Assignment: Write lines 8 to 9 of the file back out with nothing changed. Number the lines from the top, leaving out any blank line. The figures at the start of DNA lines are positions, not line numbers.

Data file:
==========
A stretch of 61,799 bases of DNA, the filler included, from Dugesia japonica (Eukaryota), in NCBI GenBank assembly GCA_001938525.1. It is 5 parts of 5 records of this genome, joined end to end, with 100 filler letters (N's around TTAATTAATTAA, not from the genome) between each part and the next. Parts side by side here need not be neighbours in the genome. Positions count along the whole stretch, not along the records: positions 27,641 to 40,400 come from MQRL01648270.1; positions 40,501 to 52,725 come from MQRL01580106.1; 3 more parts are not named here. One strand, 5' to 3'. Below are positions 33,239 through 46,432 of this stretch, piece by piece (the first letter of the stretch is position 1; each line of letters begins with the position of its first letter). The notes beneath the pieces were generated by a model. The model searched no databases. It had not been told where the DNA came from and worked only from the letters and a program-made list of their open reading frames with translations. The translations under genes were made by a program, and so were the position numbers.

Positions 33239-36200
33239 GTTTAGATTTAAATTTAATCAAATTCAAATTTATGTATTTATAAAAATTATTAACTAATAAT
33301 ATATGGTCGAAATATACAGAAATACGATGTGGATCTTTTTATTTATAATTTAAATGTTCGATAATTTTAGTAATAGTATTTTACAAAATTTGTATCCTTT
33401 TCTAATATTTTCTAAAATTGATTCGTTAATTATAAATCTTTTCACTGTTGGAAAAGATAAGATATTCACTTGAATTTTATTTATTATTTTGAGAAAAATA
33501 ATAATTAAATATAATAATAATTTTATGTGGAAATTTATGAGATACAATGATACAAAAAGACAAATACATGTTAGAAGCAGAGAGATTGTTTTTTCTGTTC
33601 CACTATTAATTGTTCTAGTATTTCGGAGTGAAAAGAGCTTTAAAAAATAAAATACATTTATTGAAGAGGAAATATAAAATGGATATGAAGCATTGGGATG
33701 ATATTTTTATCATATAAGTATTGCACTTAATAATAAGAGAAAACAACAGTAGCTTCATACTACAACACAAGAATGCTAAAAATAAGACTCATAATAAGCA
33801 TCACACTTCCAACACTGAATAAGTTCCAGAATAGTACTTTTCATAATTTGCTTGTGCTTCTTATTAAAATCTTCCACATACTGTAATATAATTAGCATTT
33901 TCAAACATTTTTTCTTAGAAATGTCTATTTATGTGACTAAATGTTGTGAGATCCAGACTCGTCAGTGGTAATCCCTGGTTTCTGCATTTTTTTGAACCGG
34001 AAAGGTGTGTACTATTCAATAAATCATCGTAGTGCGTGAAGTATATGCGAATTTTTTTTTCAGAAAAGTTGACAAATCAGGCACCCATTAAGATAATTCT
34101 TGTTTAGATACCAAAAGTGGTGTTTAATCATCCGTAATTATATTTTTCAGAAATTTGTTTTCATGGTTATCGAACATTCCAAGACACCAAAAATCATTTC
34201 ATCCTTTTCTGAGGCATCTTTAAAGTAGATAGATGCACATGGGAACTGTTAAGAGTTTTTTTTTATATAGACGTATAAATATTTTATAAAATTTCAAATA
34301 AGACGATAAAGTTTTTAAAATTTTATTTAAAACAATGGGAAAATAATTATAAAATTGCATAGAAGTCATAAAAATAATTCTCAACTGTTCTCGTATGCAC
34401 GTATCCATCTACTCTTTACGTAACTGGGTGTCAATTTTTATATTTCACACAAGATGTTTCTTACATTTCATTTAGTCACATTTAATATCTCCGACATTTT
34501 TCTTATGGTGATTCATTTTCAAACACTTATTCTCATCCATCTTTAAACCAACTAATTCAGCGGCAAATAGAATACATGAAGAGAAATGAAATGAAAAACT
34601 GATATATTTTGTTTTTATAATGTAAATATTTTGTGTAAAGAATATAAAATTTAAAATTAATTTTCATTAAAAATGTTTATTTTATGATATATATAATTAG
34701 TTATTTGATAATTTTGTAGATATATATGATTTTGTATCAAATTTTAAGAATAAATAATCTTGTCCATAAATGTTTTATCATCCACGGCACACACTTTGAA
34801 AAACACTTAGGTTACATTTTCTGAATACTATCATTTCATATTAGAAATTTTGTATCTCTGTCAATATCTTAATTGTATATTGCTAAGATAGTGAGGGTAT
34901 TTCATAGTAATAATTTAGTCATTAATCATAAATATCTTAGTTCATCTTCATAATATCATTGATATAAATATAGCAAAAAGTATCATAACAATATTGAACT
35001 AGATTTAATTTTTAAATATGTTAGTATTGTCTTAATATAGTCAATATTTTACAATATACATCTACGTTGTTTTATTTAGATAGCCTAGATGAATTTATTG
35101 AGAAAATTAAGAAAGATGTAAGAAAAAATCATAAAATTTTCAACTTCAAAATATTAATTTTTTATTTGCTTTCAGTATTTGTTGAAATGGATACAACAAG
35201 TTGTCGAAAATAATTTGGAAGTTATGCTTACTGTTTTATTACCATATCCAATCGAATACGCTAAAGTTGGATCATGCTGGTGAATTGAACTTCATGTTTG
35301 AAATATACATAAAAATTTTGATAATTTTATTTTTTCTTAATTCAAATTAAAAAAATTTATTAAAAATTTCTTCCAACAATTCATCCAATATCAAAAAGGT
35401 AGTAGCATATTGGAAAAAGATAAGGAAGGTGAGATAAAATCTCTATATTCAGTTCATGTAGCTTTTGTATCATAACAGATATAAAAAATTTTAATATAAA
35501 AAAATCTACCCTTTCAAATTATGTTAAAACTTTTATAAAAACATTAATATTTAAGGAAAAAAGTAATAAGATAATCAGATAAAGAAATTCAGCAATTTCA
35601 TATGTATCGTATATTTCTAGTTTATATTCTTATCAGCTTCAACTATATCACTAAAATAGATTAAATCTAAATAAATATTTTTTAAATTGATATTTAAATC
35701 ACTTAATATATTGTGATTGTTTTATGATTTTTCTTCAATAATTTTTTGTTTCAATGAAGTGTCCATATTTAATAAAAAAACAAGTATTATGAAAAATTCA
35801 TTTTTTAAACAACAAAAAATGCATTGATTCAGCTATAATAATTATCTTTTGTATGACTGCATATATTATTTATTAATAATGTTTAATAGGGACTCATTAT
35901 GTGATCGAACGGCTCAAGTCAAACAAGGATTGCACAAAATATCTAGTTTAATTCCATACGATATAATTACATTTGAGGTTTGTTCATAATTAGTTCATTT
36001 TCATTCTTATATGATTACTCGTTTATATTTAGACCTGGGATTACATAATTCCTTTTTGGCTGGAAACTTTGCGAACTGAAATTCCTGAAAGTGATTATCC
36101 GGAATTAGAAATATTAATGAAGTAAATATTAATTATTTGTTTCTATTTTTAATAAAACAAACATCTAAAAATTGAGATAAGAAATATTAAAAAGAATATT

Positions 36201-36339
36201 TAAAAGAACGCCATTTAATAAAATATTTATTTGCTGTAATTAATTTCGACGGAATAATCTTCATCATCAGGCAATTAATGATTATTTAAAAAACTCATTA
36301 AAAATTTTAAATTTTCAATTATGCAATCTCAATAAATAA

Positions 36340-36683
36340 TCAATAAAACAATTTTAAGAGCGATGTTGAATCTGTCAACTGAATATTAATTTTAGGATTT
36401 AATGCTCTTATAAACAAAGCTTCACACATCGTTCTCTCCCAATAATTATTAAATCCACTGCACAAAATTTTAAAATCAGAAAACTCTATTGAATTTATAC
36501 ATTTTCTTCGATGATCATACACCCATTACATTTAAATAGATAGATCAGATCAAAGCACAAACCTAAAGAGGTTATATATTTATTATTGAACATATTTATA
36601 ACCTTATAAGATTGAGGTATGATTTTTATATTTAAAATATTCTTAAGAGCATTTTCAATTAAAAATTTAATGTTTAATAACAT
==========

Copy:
33701 ATATTTTTATCATATAAGTATTGCACTTAATAATAAGAGAAAACAACAGTAGCTTCATACTACAACACAAGAATGCTAAAAATAAGACTCATAATAAGCA
33801 TCACACTTCCAACACTGAATAAGTTCCAGAATAGTACTTTTCATAATTTGCTTGTGCTTCTTATTAAAATCTTCCACATACTGTAATATAATTAGCATTT